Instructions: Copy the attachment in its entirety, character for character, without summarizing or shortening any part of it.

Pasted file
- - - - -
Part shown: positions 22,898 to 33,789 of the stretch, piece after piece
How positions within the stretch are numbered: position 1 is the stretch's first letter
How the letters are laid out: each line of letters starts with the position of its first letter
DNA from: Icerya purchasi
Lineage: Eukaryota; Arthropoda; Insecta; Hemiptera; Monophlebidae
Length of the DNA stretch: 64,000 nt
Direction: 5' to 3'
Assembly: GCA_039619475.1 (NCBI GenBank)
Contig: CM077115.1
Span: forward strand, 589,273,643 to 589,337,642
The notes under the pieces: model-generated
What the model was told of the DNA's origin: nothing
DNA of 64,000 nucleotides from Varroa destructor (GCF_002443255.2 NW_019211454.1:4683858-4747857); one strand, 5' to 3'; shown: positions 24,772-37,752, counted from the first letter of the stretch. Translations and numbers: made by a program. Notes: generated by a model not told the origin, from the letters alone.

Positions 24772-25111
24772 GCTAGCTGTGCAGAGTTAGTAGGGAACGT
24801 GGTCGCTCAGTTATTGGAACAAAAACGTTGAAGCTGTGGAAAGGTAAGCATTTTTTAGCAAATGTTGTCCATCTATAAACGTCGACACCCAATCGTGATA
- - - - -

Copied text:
Part shown: positions 22,898 to 33,789 of the stretch, piece after piece
How positions within the stretch are numbered: position 1 is the stretch's first letter
How the letters are laid out: each line of letters starts with the position of its first letter
DNA from: Icerya purchasi
Lineage: Eukaryota; Arthropoda; Insecta; Hemiptera; Monophlebidae
Length of the DNA stretch: 64,000 nt
Direction: 5' to 3'
Assembly: GCA_039619475.1 (NCBI GenBank)
Contig: CM077115.1
Span: forward strand, 589,273,643 to 589,337,642
The notes under the pieces: model-generated
What the model was told of the DNA's origin: nothing
DNA of 64,000 nucleotides from Varroa destructor (GCF_002443255.2 NW_019211454.1:4683858-4747857); one strand, 5' to 3'; shown: positions 24,772-37,752, counted from the first letter of the stretch. Translations and numbers: made by a program. Notes: generated by a model not told the origin, from the letters alone.

Positions 24772-25111
24772 GCTAGCTGTGCAGAGTTAGTAGGGAACGT
24801 GGTCGCTCAGTTATTGGAACAAAAACGTTGAAGCTGTGGAAAGGTAAGCATTTTTTAGCAAATGTTGTCCATCTATAAACGTCGACACCCAATCGTGATA